The government had, on August 18, decided to form a high-level probe commission under of former Supreme Court Justice Girish Chandra Lal as per the three-point agreement between the Nepali Congress, the CPN-Maoist Center and the Federal Alliance. Members of the Commission were not named when Lal was named as the chief of the panel.
The government later named former deputy attorney general Surya Koirala, former AIG of Nepal police Navaraj Dhakal, former Investigation Director of Nepal Investigation Department Sukhchand Jha and lawyer Sajan Loptchan as members of the commission. Similarly Joint Secretary of Ministry of Home Affairs Yadav Koirala was named as Member Secretary of the commission.
The commission is mandated to submit its report within six months. Its mandate is to investigate the incidents that took place during the Madhes movement, to find out truth and facts of the incidents, to recommend compensation for the victims and to make recommendations of actions against those who are found responsible for killings committed during the movement.
Last year when people went to the street to protest ‘discriminatory provisions of the new constitution’ the state security forces used excessive force killing 41 people.
However, various news reports showed that the Supreme Court refused to conduct oath ceremony citing article 132(2) of the constitution. The article states: ‘Any person who has once held the office of Chief Justice or Judge of the Supreme Court shall not be eligible for appointment in any government post, except otherwise mentioned in this Constitution’. The Supreme Court sought to know from the Ministry of Home Affairs as to under which law Justice Lal was appointed as the chief of the probe commission. Though the home ministry has clarified on this issue, it seems the delay caused will affect the investigation works of the commission, may cause loss of evidence, delay in justice delivery to victims and further promote the existing culture of impunity.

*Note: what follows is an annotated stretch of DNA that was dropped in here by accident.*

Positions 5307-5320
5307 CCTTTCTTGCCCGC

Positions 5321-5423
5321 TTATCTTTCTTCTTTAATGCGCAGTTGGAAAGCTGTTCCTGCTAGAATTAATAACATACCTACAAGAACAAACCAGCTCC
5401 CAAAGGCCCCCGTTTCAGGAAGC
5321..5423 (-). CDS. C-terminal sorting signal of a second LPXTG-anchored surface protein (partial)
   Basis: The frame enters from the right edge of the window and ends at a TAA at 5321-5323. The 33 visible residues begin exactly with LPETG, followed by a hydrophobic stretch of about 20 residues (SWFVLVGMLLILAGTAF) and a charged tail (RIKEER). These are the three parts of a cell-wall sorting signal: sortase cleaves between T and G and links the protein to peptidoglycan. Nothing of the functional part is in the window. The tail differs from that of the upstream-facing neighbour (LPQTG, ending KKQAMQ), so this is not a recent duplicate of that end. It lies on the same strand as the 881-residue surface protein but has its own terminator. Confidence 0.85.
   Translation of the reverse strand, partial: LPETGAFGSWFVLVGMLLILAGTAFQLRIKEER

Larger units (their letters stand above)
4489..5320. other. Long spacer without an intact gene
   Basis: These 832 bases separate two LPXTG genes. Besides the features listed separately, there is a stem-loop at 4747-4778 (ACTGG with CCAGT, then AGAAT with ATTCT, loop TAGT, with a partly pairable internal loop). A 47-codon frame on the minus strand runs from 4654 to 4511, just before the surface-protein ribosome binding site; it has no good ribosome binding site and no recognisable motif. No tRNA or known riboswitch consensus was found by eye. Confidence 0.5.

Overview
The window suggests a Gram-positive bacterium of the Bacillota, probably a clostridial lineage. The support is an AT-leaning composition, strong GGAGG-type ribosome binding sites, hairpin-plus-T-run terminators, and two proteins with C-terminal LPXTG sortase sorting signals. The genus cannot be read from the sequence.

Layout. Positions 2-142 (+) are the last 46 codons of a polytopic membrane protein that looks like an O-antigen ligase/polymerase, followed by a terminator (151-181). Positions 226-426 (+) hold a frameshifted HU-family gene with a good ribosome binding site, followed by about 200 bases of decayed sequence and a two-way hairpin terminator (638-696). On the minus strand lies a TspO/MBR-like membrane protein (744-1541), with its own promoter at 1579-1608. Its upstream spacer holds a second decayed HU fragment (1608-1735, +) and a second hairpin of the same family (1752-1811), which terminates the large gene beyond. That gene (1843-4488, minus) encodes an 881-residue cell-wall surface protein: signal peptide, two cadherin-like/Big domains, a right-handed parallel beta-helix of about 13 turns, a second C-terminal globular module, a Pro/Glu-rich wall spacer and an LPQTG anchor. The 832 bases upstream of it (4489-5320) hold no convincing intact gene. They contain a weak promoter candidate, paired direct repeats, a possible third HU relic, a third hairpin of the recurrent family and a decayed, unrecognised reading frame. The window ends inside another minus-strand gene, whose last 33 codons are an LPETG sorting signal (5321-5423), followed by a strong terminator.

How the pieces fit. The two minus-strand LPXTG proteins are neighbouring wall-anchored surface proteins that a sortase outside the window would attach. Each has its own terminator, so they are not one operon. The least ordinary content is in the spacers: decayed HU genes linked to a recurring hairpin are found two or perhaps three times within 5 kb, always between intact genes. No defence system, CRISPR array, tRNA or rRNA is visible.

We would like to remind everyone that on September 15, 2015 in the case of Bismilah Khatun vs. Government of Nepal, the Supreme Court itself issued an interim order telling the security agencies not to use lethal force during the movement. This order resulted in a decline in the killing of civilians. But the proper investigations into the incidents and protest related deaths have not been carried out yet. Protesters were also blamed for resorting to violence during the movement. The state has been investigating into complaints of violence against the protesters and in Kailali and Mahottari, and has indicted many people in criminal cases. This means the state has initiated unilateral investigation as the state has not yet initiated investigation into the allegation of rights violation against security personnel.
A proper inquiry into all incidents including killings must be done. Otherwise, the victims’ families cannot get justice and it will encourage impunity.
Therefore, it is expected that the newly formed probe commission will investigate the incidents and make recommendations for compensation and reparation.
A Probe commission was formed under former justice of Supreme Court Tahir Ali Ansari to investigate into the killing of Sadrul Miya Ansari. Similarly, a probe commission was formed under former justice of Supreme Court Krishna Jung Rayamajhi to probe into the rights violation committed during 2006 popular movement. Another probe commission was formed under former justice Mohan Prakash Sitaula. Whenever a former Justice was named as the chief of a commission, there was never a question as to whether or not his/her appointment was an office of benefit and whether or not that was constitutionally valid but only this time such a debate arose when time came for Lal to take oath of office and secrecy.
Therefore, we would like to draw attention of the concerned stakeholders that delayed justice is denied justice. It is urgent to address this issue and overcome the legal obstacles to escalate the works of the inquiry commission.